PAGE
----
At First Light opens with a mysterious glowing craft passing over a small-town dollar store. It’s this juxtaposition of the supernatural and the mundane that director Jason Stone explores over the course of his film. At First Light mixes Steven Spielberg-like wonder with the modest rural sensibilities of Shotgun Stories (2007) and the naturalistic expressionism of George Washington (2000). These elements add up to a stylish film that screams out to be noticed but plays it too safe once it has our attention.
Sean (Théodore Pellerin) and his younger brother Oscar (Percy Hynes White) are a couple of young miscreants. We meet them at a sad looking variety store, hawking jewelry and stealing whatever isn’t nailed down. They spend their days skateboarding while playing hooky from school before coming home to look after their near-comatose grandmother. Their humble family doesn’t have much, but the two boys seem content. That is until a girl comes into the picture.
Sean has been crushing on his old friend Alex (Stefanie Scott) for a long time, and he ruins his chance to reconnect with her at a late-night party. Instead, Alex and her date slip off for some skinny dipping, where they encounter an extra-terrestrial presence. A mysterious set of lights zaps Alex, and not long after she ends up walking along the side of the road, half-naked, with no knowledge of what happened. It’s Sean who comes to her rescue, but before he takes her home, she starts manifesting powerful psychic abilities which draw the attention of a secret government agency. Instead of heading home, the two teens go on the run to figure out what’s happening to Alex before their pursuers close in.
First Light, with its modest budget, can’t compete with large-scale sci-fi films, but that’s part of its charm. DP David Robert Jones captures the action with a look that merges Terrence Mallick-style naturalism with J.J. Abrams’ slick sci-fi aesthetic. That means lots of shots of tranquil landscapes and grass blowing in the wind and also bright lights setting off many lens flares.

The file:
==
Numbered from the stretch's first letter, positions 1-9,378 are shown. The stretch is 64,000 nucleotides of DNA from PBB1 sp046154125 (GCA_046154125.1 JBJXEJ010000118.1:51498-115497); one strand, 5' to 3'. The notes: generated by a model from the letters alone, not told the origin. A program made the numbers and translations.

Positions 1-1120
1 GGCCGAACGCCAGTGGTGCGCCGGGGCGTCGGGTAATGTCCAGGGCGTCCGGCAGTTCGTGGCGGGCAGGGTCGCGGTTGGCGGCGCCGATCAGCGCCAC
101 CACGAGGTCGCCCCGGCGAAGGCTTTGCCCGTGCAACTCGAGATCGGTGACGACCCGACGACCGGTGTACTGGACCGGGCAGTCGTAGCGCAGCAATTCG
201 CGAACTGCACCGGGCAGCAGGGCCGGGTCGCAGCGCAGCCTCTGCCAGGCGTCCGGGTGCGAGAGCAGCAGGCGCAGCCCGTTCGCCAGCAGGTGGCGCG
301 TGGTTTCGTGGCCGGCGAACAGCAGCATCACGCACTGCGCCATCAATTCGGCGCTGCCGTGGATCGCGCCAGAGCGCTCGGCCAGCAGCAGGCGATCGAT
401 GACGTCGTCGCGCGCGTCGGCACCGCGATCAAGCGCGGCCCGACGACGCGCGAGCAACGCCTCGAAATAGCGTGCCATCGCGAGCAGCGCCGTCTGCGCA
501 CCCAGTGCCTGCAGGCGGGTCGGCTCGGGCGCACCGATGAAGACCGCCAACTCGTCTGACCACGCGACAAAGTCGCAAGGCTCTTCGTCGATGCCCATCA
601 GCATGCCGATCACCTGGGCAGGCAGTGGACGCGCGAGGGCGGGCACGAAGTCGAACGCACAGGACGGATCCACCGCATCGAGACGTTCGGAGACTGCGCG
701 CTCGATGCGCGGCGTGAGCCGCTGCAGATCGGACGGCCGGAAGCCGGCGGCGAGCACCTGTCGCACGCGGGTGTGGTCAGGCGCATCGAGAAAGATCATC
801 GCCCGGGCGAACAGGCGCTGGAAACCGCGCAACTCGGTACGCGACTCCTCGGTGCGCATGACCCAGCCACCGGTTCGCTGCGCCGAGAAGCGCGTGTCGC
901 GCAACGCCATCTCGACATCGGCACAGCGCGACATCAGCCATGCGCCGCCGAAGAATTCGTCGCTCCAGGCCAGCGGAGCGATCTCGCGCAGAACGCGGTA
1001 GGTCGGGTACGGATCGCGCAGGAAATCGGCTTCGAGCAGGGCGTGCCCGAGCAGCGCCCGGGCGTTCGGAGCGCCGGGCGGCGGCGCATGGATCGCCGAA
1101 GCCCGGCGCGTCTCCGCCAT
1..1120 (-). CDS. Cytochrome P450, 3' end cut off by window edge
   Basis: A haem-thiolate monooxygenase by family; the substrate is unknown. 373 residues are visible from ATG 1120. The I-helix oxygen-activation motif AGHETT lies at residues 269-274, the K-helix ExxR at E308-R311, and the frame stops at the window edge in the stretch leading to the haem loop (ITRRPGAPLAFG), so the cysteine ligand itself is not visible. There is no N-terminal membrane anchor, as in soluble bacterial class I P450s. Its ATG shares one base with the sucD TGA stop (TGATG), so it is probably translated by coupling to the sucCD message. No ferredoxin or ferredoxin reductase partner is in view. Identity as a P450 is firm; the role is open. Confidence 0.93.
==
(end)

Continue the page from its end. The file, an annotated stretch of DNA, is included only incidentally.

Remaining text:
But it’s more than the colourful lights and flashy CGI that stands out; rarely has a dumpy middle-of-nowhere town felt so authentic. Everywhere Sean goes, from the corner store to his grandmother’s home feels real and lived in. Each shot comes across like an authentic slice of life and not a production designers’ notion of what small-town USA looks like. The way that the brothers find pockets of joy while buried beneath the poverty line is reminiscent of Moonee, the little rascal at the heart of Sean Baker’s The Florida Project (2017). Even as I cooled on the performances, the alluring cinematography was a constant treat.
Sean and Alex take turns carrying the picture, but neither character makes a compelling hero. Alex spends a large chunk of the film in an alien-induced fugue, leaving her numb. Sean is believable as a troublemaker and wayward teen, but he is a tough character to sit with. His persistent deer in the headlights expression gets old fast, and there isn’t enough to the character to make him worth rooting for. It’s Sean’s younger brother Oscar who shows the film’s only flashes of charisma, but he doesn’t get enough screen time to liven up the movie.
At First Light offers a lean and familiar take on the first encounter genre. An otherworldly presence appears, leaves its mark on a human who is pursued by authorities until they reconnect with the visitors. There isn’t much more to At First Light’s story; no memorable set pieces or mind-melting existential conversations to set itself apart from better films. The focus is on two teens with zero chemistry avoiding their pursuers long enough for the movie to reach its vague conclusion. This is very much a journey and not the destination movie, so if you’re not feeling the two lead characters, there isn’t anything else here for you to enjoy.
No one expects every genre film to bring something new to the table, but At First Light still suffers from an inability to separate itself from similar movies. Stone combines elements of Close Encounters (1977), Midnight Special (2016), and Stranger Things (2016) and merges them into something visually arresting, but narratively banal and thematically indistinct. At First Light isn’t a lousy sci-fi picture; its worst offence is taking up time better spent watching movies that leave lasting impressions.